Understanding Product Costs and Period Costs

Understanding Product Costs and Period Costs

What type of cost would you include when calculating the expenses that your company has spent? The costs that you should consider are the product costs as well as period costs. The former is the cost that you have spent on producing a product. In contrast, the latter refers to any costs that you are unable to capitalise into fixed assets, inventories or prepaid expenses (Also see Differences Between Period Costs and Product Costs). Accounting tasks which are associated with costs can be very confusing, especially if you are unfamiliar with accounting. So, to prevent your books of accounts from becoming a mess, you should seek help from an accounting firm in Johor Bahru.

Here are what product costs and period costs mean:

Product Costs

A company’s product costs include its direct materials, direct labour, factory overhead, as well as consumable production supplies. Also, business owners may consider the labour cost it requires to provide services to their clients as the company’s product cost. This means that they should take employee benefits and compensation, payroll taxes (Also see Introduction to Payroll Accounting), as well as all other costs which are relevant to service into account.

To calculate the product cost per unit, you need to work out the costs of products which you produced in the same batch by summing up the total costs incurred in all direct materials, direct labour, factory overhead, as well as consumable production supplies. Then, divide the total amount by the total number of units produced to yield the product cost by the unit.

You may document the product costs as your inventory assets if you have not sold the products, Once you have sold the product, you need to charge them to the cost of goods sold, and it will be an expense on your income statement.

You will see product costs on your financial statements (Also see Why Do We Need to Generate Financial Statements?) as they include the manufacturing overhead and this complies with the requirement of IFRS. Nevertheless, business owners may change the product costs by removing overhead from it when they want to make short-term decisions for sale price and production.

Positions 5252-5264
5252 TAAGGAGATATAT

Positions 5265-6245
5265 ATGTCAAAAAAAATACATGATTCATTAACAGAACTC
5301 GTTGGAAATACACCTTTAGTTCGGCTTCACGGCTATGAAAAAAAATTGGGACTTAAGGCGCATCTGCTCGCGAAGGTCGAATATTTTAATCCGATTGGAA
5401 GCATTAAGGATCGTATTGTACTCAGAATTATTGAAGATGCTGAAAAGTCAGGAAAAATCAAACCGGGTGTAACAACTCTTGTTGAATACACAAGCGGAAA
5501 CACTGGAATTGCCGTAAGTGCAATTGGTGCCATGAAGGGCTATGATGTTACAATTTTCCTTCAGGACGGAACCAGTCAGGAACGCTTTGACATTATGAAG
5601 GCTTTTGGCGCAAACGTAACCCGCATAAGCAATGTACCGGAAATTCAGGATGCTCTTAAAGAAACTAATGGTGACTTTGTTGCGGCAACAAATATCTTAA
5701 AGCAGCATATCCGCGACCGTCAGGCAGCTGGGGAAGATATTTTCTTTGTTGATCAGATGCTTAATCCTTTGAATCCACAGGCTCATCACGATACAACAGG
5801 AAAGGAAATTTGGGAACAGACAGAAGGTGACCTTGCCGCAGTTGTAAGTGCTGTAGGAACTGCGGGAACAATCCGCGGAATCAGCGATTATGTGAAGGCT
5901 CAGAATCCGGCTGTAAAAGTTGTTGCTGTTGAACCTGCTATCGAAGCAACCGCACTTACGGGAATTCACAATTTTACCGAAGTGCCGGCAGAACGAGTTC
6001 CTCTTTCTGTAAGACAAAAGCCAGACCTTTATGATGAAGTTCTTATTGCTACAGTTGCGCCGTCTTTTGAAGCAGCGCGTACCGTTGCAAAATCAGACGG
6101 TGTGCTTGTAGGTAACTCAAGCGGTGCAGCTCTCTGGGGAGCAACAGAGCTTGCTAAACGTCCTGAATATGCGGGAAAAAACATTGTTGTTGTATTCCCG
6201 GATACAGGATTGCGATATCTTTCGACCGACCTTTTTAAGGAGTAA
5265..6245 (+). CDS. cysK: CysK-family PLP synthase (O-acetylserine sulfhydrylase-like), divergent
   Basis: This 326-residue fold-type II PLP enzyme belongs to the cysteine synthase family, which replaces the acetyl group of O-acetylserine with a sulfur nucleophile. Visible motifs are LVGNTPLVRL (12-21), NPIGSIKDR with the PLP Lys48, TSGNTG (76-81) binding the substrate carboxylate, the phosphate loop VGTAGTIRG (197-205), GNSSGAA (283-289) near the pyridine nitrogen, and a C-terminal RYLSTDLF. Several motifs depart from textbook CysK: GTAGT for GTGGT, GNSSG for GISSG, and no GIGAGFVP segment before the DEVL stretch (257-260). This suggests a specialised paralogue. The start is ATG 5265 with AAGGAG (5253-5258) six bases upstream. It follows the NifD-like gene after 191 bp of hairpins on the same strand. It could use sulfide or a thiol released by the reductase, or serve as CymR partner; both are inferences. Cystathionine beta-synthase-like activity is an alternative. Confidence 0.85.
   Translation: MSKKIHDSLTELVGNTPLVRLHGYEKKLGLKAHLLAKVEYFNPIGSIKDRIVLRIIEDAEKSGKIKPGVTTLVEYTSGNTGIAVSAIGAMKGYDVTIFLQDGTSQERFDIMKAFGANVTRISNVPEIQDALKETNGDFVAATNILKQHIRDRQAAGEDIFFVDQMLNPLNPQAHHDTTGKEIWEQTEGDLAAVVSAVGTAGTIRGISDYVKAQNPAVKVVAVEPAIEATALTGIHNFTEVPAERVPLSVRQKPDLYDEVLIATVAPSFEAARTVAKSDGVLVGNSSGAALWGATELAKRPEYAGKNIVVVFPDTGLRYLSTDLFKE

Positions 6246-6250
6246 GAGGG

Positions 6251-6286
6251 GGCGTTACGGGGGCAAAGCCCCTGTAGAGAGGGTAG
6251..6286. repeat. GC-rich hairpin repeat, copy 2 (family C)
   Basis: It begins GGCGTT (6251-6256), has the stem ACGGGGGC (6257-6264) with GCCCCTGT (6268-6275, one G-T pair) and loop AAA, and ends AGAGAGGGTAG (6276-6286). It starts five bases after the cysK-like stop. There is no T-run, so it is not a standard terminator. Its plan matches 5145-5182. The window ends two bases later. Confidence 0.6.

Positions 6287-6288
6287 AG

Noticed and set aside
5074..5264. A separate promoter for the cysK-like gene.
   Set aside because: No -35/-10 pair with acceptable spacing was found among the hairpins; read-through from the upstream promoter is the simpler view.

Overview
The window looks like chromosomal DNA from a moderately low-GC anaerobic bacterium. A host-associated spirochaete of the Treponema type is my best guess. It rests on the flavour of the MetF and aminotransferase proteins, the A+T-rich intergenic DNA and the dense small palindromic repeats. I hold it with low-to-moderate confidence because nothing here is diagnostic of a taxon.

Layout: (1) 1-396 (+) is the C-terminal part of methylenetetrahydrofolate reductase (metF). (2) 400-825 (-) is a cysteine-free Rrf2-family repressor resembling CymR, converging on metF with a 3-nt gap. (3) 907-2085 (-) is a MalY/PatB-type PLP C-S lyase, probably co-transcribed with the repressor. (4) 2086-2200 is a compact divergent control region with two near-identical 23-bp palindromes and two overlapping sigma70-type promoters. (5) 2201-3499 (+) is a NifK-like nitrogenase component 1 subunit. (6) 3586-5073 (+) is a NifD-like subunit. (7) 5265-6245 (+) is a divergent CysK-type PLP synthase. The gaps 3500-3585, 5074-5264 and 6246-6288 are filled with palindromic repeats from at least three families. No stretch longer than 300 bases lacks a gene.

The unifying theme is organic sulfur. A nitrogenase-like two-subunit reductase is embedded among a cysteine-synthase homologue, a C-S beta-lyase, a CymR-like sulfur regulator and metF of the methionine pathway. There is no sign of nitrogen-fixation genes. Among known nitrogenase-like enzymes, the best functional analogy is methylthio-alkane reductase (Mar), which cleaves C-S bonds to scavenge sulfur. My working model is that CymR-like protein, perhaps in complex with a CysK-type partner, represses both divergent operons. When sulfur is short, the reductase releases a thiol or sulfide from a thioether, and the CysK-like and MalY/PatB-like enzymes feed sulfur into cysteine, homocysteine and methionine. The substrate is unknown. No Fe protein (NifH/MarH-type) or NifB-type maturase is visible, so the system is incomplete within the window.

Period Costs

Some people would call period cost as a period expense as they always need to charge it to the expense. Compared to business events which are associated with transactions, period costs are more closely related to the passage of time.  Business owners should charge the period costs in the accounting period they incurred. However, in the company’s income statement, instead of including them in the cost of goods sold, they should include them in the selling and administrative expenses.

A lot of expenses fall under the category of period costs, which include depreciation expense, office rent, advertising expenses, selling expenses, general and administrative expenses, and so on. Most of them are the administrative costs of the company. Business owners should note that they should not consider costs which are included in fixed assets, inventories or prepaid expenses (Also see Accounting for Prepayments) as period costs.

As you can see from the examples above, costs that you may entirely consume in the current period may be period costs. On the contrary, if the use of the costs is spread over a few accounting periods or they are related to a product, then they may not be period costs.

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